Australian Architecture Association volunteer tour guide and achitecture student, Robert Morley recently visited Frank Lloyd Wright’s masterpiece, Fallingwater. Robert kindly agreed to share his story with readers of Complete Home’s Blog.
Words and photos by Robert Morley.
No self-respecting admirer/lover of architecture should live their life without making a pilgrimage to Fallingwater, one of Frank Lloyd Wright’s most wonderful architectural achievements. I had been telling myself that for most of my adult life, yet until mid-June this year I still had not made the trip. The excuse was always due to its location – it is somewhat off the beaten track, lost in heavy woodland at Bear Run, Pennsylvania, some 90 minutes by car from Pittsburg. There are little, if any, other places of interest for travelers requiring less than several hours in a car, so a visit is quite an undertaking.
Arriving at the gate to Fallingwater I had a mixture of great excitement and some apprehension. This house is so lauded, so photographed, so analysed, so widely known… would it live up to the massive expectations I had in my mind? In a nutshell, yes, and then some. It is, simply, wonderful. A splendid vision lost in the woodland, modernist, beautifully proportioned, poetic and it put a massive grin on my face.
The house was designed by Frank Lloyd Wright, and completed in 1935 for the Kaufman family, proprietors of a successful Pittsburg department store, as their family weekend retreat. It is situated deep in a valley and over the waterfall of Bear Run, a cascading creek which provides a wonderful rushing sound. Wright positioned the house over the waterfall and incorporated a natural rocky platform within the living room – the Kaufman’s liked picnicking at that rock and sitting atop the falls, so to Wright it was the only place to situate the house. Wright designed the house and all its contents, with the exception of Mrs Kaufman’s own rustic Austrian dining chairs.
In the 1960’s Edgar Kaufman, Jnr bequeathed the house to the Western Pennsylvania Conservancy Association and it has been open to the public ever since. The Association offers regular tours of the house, which are often sold out.
My tour commenced to the immediate south-east of the house, on a bridge affording a view of its various levels, the expansive terraces, steps descending to a landing suspended above the plunge pool and of course the creek. On entering the house I was struck by the series of transitions Wright had conceived. He was a master at creating spacial quality by leading you through a series of spaces…small spaces, larger spaces, smaller spaces, then outside. Small corridors, small rooms and a series of turns give way to living spaces which appear larger than they really are, because they are larger than the preceding spaces.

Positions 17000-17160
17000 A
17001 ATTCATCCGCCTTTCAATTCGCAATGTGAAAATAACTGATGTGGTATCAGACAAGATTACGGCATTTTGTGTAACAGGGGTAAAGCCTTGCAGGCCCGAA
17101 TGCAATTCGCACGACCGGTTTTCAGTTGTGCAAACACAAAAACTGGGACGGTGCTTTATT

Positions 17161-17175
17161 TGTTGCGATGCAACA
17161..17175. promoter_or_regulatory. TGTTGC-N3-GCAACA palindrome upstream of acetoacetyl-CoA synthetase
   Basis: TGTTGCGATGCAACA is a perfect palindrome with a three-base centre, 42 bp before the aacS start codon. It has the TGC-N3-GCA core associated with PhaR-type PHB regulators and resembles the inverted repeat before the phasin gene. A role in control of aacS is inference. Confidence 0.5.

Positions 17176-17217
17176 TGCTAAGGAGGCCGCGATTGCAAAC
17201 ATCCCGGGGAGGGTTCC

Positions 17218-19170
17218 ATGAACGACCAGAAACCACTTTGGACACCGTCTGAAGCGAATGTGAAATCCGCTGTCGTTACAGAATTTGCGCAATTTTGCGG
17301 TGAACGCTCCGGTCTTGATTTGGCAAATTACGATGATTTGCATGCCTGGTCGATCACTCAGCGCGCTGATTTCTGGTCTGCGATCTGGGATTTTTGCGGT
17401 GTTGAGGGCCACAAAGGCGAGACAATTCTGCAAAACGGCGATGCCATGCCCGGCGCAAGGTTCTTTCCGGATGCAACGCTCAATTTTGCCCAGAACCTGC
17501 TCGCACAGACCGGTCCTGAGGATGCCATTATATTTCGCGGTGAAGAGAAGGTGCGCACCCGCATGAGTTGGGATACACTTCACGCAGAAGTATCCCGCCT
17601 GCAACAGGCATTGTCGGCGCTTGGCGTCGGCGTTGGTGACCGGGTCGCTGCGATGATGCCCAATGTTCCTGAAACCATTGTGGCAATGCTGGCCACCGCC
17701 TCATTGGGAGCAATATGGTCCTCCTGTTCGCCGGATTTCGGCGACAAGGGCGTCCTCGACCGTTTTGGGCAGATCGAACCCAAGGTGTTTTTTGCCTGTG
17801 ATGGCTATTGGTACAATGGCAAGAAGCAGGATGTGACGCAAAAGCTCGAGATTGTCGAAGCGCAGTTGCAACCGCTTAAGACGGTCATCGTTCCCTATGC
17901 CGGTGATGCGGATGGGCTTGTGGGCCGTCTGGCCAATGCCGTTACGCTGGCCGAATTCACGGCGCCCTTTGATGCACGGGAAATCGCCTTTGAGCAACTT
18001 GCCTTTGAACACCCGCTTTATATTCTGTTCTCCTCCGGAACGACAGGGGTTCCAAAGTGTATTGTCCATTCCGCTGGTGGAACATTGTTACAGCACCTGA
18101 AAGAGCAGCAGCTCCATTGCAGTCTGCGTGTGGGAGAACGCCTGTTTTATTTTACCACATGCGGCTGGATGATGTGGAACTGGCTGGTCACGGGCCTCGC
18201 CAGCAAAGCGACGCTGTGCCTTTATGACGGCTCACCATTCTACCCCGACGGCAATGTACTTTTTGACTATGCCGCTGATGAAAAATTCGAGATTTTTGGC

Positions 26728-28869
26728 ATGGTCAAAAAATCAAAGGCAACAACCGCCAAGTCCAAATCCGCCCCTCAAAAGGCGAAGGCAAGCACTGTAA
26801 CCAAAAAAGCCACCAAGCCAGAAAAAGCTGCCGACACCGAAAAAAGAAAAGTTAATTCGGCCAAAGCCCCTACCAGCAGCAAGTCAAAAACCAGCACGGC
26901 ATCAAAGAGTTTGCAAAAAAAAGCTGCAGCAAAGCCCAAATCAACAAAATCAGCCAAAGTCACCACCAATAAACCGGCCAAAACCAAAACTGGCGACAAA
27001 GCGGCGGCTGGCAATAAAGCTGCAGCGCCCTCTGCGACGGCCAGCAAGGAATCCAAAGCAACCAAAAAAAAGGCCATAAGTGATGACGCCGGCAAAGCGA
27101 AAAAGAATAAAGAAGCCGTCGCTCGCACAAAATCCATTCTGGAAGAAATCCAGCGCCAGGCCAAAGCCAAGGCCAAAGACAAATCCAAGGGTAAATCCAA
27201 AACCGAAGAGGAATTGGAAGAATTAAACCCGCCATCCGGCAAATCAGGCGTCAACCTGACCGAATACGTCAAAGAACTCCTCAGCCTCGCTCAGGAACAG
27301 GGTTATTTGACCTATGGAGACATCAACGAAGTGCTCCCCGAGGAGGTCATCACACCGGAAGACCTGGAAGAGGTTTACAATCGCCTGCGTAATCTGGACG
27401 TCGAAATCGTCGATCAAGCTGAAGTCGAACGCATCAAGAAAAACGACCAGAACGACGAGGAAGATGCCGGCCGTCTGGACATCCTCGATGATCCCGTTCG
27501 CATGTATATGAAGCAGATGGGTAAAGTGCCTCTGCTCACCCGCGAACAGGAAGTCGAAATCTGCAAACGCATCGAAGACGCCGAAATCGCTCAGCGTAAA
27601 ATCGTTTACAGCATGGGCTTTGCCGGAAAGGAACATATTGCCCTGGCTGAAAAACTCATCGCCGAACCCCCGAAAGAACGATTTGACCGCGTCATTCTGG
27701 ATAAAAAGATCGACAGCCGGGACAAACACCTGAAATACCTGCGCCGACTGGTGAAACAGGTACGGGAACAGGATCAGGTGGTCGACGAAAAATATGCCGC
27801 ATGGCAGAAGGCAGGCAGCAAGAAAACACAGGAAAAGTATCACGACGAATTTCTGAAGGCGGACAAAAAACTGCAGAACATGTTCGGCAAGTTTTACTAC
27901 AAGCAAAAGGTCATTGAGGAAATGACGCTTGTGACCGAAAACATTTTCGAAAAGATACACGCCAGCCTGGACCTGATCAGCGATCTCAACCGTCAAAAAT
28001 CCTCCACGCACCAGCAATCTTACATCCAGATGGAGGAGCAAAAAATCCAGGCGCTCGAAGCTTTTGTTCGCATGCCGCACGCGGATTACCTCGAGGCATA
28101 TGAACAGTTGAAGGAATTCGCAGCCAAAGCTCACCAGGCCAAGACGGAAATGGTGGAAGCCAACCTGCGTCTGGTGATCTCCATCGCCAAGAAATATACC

Visitors on my tour were astonished at the small bedrooms and low ceiling heights, in what from the outside, appears as a massive house. Wright is said to have been dismissive of tall people – ceiling heights in some sections of the house are a mere 2m high. Even lower bulkheads create further transition between the inside and the outside, and to other rooms. The overall effect is that whilst you know the house is generous in its entirety, you have the sense of a series of intimate and cosy spaces.
Another aspect of the house which really struck me was the way the outside had been brought into the house. You felt you were semi-outside when inside. Stone walls continue in from the outside, remaining un-rendered on the inside. Window panes are set directly into the mortar between the stones, without framing to that edge. The effect is that you do not notice the window pane, the inside space merges with the outside. This was a requirement in the brief for the house, for the Kaufman’s to be able to be as close as possible to nature even when inside.
I could easily write at length about Fallingwater. My visit is unforgettable. I urge you to take the journey to the house and experience the masterpiece for yourself.
For more information about Fallingwater visit:www.fallingwater.org